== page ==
Dr. Hollingsworth introduces Arduino as a way to bring computing to life during #MakeElon event

Posted on: April 20, 2015 | By: Casey Brown | Filed under: Tech Tips

11119754_10152692293236296_2530596729620866045_nTo someone unfamiliar with the world of making or computing, Arduino can seem too complicated to learn in an hour workshop. A combination hardware-software programming system, Arduino allows users to write code to program a particular device’s functionality.

However, Dr. Joel Hollingsworth of the computer science department not only simplified how Arduino works, but led the group in creating their own light sensitive as a part of the #MakeElon series.

Bringing computing into the physical world

Dr. Hollingsworth introduced his workshop as a very gentle introduction into Arduino. To help the attendees to understand, Dr. Hollingsworth used the average computer as a point of comparison.

“Arduino is a simple micro controller board,” Dr. Hollingsworth said. “The difference between this and a regular computer is that a computer runs operating system. It can run multiple programs. Arduino runs one, and only one, program.”

Arduino works in two parts: the hardware and the software. Through code, the software tells the hardware what specific function to perform. Dr. Hollingsworth mentioned that in this way, Arduino connects the virtual world a computer scientist might make with the physical world around them.

“Arduino brings computing into the physical world,” Dr. Hollingsworth said. “With software, we [as computer programmers] live in a virtual world that we define, which is awesome. We deal with the world we created. We know all the rules. Ardruino is the combination of hardware and software working together.

MORE: Read how Dr. Hollingsworth and art professor Michael Fels used Arduino in their Interactive Art course.

Building with Arduino

For the #MakeElon workshop, Dr. Hollingsworth led the group in designing a simplified theremin. The device emitted a ringing noise that would change in its pitch as an object—in this case, the designer’s hand—move closer or farther away.

For the exercise, the group used the Arduino Uno, which is one of the brand’s simplest control panels.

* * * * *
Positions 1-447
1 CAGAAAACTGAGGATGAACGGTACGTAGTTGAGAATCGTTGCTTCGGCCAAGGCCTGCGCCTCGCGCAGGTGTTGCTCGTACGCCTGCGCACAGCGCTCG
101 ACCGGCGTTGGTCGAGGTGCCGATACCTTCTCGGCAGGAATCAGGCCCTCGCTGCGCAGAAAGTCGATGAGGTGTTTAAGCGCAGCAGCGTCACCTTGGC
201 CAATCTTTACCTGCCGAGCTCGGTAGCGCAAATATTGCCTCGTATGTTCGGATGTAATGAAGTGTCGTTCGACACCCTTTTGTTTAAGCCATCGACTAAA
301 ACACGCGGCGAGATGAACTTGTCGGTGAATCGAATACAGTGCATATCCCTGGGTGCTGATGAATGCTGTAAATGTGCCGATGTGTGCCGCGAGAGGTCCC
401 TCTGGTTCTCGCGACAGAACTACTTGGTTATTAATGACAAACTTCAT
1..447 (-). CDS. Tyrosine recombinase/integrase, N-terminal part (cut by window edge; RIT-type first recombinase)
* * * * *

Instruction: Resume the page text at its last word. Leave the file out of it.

“With Arduino Uno, you have the ability to stick wires in on one side, and the other,” Dr. Hollingsworth explained. “Essentially, you give it power through a power jack or USB. It has blinking lights, but not a screen or any sound. It’s very limited, so we need to add components.”

In the case of this project, the attendees used a piezo as an output speaker that vibrated and generated sound waves and the photoresister as the input of light. Using these pieces and a few jumper wires, many of the participants built their sensor in about ten or so minutes, which was a lot less time than many expected they would finish.

Before the workshop began, attendees were asked to download a free version of Arduino. Once their hardware was wired, they connected it to their computers via a USB cord and used the Arduino software to program the motion sensor. The code was then pushed to the hardware, which told the program to run.

One of the workshop's attendees connecting his Arduino hardware to his computer for the coding portion.

One of the workshop’s attendees connecting his Arduino hardware to his computer for the coding portion.

Participants used Arduino software to tell their hardware to act like a theremin.

Participants used Arduino software to tell their hardware to act like a theremin.

 

If you’re interested in getting involved with making on campus, check out the list of upcoming maker-inspired events and workshops.

Casey Brown

Casey Brown

Casey Brown is the Writing Intern for Technology with Elon University's Teaching and Learning Technologies Department.

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